Purdue Baja Racing: Engineering on the Fly

Motorsports has a way of testing an engineer's mettle. Sure, you've worked hard and prepared all year for this -- but when everything breaks and is covered in dirt, can you fix it in 30 minutes?



That's the challenge behind Baja SAE, one of the annual Collegiate Design Series sponsored by the Society of Automotive Engineers (SAE).  Students design their own off-road race car, build it from scratch, and then compete against other universities in a series of challenges.

"I've always been involved with four-wheelers and dirt bikes," says Alex Gross, a senior in mechanical engineering, and the team's chief engineer.  "When I visited Purdue and saw the Baja shop in the mechanical engineering building, I knew that's what I wanted to do.  I've been on the team every year since."

"The first thing we do is come up with our design goals," says Alex. "We analyze our past competitions, and see how we can improve on those results."  This review process typically begins over the summer, even before the school year begins.  Once students return to class, they assemble their team, and begin to design the car in earnest.  Subteams specialize in the chassis, suspension, drivetrain, and driver interface.  Apart from a few stock components, such as the engine (all teams are required to use a standard one-cylinder Briggs & Stratton engine with about 10 horsepower), students are responsible for creating everything from scratch.  "About 90% of the car is designed and built by us," says Alex.

Once they finalize the design -- typically by December -- the manufacturing process begins.  Students weld the chassis, mold the carbon fiber, complete the wiring, tweak the suspension points, and add essentials like the steering wheel, seat, and safety systems.  By springtime, their Baja car is complete and ready for some shakedown drives before competition.

2019's Baja SAE competition took place at a motocross track in Rochester, New York.  More than a hundred university teams attended, originating from all corners of the USA, Canada, Mexico, Brazil, Venezuela, and even as far as India.  They set up camp with their trailers, toolboxes, and most importantly, their completed race cars.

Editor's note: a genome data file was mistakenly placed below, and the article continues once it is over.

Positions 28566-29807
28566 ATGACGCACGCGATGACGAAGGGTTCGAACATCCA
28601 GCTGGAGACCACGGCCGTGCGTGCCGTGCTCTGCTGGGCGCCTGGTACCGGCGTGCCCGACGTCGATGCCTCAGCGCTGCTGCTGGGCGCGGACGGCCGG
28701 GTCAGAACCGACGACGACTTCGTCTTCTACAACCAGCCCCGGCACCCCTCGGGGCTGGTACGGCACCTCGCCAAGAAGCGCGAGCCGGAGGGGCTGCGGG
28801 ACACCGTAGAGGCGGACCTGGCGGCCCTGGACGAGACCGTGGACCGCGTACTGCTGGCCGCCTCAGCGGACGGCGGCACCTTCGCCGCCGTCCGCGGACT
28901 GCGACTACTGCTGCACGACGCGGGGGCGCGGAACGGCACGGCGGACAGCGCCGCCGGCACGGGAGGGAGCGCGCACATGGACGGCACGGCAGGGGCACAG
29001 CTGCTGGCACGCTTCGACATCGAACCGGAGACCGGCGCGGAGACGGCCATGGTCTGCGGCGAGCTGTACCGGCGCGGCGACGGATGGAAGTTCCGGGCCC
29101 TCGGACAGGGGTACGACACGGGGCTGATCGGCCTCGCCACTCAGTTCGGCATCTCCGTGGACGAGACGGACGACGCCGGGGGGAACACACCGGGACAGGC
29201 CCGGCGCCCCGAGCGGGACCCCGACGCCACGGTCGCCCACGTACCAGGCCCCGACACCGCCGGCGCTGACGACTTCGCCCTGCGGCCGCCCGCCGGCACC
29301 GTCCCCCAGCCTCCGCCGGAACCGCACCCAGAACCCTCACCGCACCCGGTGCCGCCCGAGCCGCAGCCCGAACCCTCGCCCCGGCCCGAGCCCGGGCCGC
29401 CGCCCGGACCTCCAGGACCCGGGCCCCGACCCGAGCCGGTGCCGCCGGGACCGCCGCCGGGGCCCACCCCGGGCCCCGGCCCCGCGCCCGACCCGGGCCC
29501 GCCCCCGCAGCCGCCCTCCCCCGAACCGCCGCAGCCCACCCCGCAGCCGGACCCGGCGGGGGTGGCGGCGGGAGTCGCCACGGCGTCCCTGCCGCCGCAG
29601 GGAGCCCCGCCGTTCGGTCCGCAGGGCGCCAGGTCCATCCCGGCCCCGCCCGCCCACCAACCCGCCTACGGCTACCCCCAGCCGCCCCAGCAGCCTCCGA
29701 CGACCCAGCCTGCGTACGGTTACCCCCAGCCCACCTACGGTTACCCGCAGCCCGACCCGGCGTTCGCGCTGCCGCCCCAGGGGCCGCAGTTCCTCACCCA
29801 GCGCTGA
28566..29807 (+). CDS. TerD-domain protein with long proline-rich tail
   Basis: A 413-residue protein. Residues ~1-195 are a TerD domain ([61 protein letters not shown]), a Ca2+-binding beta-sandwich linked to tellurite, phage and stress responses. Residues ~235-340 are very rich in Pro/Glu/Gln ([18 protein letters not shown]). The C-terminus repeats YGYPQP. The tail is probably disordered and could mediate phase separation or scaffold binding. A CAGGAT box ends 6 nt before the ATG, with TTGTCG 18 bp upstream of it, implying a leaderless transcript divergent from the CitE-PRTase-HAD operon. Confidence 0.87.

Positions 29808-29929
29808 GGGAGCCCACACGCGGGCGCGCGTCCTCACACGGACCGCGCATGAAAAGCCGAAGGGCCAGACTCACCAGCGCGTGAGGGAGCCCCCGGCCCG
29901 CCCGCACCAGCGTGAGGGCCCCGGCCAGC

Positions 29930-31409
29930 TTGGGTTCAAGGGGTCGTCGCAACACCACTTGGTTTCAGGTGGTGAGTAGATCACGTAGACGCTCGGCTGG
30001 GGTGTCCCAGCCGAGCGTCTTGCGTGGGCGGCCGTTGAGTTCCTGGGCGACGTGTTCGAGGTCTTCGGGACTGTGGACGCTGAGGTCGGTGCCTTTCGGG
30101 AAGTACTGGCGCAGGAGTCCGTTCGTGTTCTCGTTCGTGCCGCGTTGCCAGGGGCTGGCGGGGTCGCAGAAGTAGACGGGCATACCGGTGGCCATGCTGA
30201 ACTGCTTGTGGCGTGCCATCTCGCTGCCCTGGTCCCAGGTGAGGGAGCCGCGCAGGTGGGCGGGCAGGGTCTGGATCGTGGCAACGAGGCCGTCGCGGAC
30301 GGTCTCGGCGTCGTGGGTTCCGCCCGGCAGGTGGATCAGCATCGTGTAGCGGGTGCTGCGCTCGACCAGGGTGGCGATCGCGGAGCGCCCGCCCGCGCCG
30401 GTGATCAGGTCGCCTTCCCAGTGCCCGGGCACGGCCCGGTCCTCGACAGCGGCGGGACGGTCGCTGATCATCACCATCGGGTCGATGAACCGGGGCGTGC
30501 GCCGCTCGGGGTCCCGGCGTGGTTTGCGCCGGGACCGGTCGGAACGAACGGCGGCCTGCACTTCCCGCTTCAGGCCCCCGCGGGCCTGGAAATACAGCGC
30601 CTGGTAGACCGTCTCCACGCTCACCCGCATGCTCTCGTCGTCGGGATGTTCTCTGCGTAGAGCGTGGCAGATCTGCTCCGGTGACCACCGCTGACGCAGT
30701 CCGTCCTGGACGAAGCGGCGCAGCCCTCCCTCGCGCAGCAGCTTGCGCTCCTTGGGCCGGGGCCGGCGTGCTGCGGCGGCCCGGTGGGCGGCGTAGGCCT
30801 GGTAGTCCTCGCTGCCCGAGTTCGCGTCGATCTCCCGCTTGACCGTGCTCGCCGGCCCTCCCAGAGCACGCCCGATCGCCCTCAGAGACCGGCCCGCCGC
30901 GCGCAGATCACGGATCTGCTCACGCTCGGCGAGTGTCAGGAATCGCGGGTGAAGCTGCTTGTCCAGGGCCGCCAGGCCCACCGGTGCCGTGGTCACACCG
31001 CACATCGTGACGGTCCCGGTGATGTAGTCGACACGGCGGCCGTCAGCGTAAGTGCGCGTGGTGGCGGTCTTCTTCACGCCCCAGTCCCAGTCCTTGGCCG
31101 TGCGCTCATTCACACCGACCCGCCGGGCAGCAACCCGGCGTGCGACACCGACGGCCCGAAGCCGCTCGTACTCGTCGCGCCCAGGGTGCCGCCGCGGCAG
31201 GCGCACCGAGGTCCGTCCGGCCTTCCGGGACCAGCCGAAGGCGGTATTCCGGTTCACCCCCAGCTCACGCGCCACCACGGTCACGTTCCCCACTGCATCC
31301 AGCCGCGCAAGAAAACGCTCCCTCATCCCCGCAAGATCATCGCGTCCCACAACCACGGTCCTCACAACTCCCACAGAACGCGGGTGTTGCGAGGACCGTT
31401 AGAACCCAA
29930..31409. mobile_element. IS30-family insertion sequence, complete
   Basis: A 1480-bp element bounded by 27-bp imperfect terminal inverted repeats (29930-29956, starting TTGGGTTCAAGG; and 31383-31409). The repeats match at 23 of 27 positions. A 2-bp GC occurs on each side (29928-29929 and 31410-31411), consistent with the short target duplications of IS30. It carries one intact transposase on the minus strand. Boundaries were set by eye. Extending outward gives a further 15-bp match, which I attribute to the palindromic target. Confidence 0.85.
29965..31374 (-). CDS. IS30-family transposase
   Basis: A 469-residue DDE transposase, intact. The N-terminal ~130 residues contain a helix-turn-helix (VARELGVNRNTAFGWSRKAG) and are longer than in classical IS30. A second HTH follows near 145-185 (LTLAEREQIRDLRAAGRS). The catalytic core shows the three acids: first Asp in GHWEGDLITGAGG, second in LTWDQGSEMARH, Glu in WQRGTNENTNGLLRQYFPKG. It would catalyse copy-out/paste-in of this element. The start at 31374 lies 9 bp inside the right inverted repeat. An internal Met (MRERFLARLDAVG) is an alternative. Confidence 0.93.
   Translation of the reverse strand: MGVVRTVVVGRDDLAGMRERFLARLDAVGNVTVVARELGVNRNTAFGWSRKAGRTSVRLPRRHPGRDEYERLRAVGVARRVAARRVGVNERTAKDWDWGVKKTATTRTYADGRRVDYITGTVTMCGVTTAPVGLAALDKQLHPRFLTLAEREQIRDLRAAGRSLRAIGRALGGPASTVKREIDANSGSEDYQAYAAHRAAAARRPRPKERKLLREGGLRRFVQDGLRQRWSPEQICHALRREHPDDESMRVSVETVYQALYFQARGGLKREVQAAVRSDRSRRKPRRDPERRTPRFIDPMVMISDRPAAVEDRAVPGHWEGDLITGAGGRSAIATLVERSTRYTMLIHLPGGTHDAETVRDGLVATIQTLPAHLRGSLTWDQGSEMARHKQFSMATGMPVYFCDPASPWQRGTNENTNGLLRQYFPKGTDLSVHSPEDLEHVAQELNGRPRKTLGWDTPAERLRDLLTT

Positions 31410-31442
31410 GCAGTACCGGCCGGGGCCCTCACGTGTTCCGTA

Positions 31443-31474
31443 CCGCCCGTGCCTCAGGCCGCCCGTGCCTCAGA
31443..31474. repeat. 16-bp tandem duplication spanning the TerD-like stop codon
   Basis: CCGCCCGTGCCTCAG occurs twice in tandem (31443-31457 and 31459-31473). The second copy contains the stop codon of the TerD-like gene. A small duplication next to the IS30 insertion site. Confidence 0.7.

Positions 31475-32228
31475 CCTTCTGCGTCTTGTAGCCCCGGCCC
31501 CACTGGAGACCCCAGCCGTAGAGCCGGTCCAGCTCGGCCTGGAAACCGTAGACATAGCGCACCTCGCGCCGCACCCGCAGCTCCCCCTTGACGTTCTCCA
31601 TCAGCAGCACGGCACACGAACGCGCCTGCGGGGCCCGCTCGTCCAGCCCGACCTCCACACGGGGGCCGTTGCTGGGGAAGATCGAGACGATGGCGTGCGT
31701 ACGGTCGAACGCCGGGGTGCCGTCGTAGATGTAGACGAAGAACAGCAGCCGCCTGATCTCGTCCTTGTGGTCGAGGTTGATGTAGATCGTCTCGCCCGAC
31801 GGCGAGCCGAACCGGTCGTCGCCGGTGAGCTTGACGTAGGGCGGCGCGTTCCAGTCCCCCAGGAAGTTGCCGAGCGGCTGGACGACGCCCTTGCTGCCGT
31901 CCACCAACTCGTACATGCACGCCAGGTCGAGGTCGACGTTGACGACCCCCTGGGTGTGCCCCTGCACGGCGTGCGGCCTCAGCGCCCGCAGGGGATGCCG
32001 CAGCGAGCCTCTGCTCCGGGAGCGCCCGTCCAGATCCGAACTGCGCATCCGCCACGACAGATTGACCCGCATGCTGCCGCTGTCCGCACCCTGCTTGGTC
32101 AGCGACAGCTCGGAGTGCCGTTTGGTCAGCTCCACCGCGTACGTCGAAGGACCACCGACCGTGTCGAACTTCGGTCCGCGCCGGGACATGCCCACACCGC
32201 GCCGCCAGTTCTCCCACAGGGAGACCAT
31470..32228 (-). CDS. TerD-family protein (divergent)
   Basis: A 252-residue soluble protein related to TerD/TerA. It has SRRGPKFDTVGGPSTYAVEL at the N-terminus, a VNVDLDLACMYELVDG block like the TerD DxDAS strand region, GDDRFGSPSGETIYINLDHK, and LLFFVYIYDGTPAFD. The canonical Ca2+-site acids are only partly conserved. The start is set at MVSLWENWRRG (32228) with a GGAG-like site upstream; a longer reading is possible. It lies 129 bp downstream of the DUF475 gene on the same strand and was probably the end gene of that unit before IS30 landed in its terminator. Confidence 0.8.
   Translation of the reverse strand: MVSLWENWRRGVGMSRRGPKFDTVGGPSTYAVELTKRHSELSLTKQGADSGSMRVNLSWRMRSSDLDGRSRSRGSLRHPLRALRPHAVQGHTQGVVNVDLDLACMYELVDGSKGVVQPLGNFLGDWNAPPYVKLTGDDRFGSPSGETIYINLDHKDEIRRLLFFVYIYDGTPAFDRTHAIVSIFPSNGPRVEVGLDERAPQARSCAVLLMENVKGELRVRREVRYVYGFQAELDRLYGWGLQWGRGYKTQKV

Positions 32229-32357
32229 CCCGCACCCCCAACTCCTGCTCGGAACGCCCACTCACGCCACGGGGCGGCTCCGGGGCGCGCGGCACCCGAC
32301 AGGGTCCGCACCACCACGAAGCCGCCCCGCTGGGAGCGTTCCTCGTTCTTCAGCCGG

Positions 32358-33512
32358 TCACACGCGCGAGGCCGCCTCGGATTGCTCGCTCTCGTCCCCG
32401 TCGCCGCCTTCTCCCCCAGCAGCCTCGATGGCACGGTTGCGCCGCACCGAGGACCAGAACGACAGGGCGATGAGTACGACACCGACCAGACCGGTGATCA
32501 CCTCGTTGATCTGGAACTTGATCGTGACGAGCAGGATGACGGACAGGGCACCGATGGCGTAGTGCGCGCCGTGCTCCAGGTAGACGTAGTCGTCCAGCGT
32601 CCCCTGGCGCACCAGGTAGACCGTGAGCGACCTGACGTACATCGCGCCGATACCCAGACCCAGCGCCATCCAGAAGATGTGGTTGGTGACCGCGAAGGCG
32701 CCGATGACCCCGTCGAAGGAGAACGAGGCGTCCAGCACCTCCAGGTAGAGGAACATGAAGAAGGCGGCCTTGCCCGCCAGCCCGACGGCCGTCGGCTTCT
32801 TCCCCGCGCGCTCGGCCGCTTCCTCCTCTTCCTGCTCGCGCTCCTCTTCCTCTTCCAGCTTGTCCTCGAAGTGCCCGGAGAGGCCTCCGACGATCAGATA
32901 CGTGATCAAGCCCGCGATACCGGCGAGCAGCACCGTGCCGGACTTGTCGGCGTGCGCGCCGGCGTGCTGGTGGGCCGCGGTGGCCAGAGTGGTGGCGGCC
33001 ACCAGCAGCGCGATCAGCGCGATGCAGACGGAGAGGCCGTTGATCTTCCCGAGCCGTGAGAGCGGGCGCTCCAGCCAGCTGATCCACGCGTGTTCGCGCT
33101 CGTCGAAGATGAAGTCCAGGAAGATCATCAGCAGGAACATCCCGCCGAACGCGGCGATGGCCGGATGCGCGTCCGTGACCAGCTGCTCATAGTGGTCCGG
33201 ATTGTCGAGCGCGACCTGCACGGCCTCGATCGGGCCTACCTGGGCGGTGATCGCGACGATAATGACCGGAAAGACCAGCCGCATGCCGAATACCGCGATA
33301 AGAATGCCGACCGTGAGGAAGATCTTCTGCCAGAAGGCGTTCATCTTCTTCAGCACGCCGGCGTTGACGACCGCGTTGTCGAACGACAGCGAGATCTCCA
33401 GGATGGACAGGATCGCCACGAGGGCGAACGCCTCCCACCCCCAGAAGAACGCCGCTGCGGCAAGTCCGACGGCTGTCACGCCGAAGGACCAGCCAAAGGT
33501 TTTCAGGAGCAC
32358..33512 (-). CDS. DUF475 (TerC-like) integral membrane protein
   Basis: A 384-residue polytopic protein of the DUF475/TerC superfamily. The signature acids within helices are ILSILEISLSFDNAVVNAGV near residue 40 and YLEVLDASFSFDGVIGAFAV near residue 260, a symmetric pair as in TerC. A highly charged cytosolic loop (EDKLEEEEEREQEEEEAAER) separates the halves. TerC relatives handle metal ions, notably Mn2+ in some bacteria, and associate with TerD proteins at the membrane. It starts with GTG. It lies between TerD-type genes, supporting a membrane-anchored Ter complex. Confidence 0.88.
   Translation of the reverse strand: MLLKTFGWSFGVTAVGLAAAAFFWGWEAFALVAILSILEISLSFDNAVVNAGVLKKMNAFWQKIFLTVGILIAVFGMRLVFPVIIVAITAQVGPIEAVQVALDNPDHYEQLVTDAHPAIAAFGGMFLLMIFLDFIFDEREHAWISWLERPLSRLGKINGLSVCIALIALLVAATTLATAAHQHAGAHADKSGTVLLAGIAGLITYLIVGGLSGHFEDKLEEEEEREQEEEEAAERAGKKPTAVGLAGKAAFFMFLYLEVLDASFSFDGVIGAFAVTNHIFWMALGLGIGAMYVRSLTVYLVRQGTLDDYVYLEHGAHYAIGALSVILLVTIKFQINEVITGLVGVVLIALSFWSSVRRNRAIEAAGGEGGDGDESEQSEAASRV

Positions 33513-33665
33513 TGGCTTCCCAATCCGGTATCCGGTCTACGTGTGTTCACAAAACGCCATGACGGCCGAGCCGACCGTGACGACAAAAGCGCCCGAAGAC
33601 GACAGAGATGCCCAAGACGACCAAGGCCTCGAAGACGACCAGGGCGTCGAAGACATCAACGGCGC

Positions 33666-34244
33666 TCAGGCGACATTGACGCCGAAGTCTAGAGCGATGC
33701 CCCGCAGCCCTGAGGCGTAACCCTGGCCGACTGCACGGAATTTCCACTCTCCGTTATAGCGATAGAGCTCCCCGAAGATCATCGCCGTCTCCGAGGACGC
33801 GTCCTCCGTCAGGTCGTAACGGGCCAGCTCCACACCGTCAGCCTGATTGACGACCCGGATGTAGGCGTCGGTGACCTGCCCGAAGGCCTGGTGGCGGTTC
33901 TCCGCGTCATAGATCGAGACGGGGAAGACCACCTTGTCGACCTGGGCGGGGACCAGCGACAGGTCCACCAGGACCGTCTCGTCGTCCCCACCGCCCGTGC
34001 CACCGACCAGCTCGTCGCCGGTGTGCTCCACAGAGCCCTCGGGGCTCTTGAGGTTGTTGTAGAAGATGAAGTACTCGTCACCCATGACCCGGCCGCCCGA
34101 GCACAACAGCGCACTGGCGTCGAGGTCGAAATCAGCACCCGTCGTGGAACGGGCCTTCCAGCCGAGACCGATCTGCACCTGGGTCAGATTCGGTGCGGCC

"Every competition begins with a design presentation," says Alex.  "We describe our vehicle to industry engineers from Polaris and other companies, and they critique every part of it, asking us about our design process. Then SAE conducts a technical inspection, going over every inch of the car to make sure we followed every rule in the rule book.  That can take up to two hours.  It's a lot of pressure -- and that's before we even get permission to drive the car on the track!"

At the dynamic events, the fun really begins.  "We began with acceleration," says Alex, "to see how fast we can go from a dead stop; and braking, to confirm that all four wheels lock up. Then we do a hill climb, a maneuverability course to test our steering, and finally the suspension and traction test, which is notorious for destroying cars.  And sure enough -- the first obstacle destroyed our front end.  But we scored points in every dynamic event, which was a huge goal of ours this year."

The team worked through the night, re-welding their steering rack to be ready for the four-hour endurance race the next day.  But the best laid plans...

"You have a plan coming in," laughs Alex, "but then things break, and you have to just fix things as fast as possible.  And it's always the thing that you don't have enough spares of!"  Purdue's endurance race started off forebodingly, as a bumpy course obstacle broke their steering rack (again), which meant they had to fix it (again).  Students swarmed the car in their makeshift pit, loosening and tightening bolts, drilling holes, bending pipes, and in some cases, using duct tape to hold things in place.  After about 30 minutes of manic activity, a second driver hopped in the car and returned to the track to complete more laps.  But a second obstacle (giant tractor tires) proved too difficult, and the team were eventually black-flagged for the balance of the event.

Send It Back Out There

It's tempting to view your success in Baja solely through the race results.  But Alex doesn't see it that way.  "Everything is a learning curve," he says.  "Baja is an iterative process, so everything we learned this year, we will carry forward for next year's team."

Alex also sees something special in the fraternity of other Baja teams.  "It's awesome; it's like a giant community," he says.  "We've loaned teams everything from extension cords to welders to tires, and probably borrowed just as many things.  It doesn't matter if you're the best team or the worst team, everybody is willing to help."  He also loves the rugged simplicity of the Baja vehicle that you can't find in the other SAE racing series, such as Formula or Electric.  "It just fits me a lot better.  I don't want something that's super complex; if I design it myself, then I have to be able to fix it myself.  If something breaks, I'm not going to stress over spending the next four hours to fix it.  Put the steering rack in a vise, bend it back straight, and send the car back out there!"

Most importantly, Baja encourages that most sought-after of job skills: teamwork.  "It's a full year commitment," says Alex. "During the school year, these guys spend 20 to 30 hours a week in the shop.  A lot of them have summer jobs and internships, and they took time off to come all the way to Rochester just to see it through to the end."

Writer: Jared Pike, jaredpike@purdue.edu, 765-496-0374

Source: Todd Nelson, tnelson1@purdue.edu


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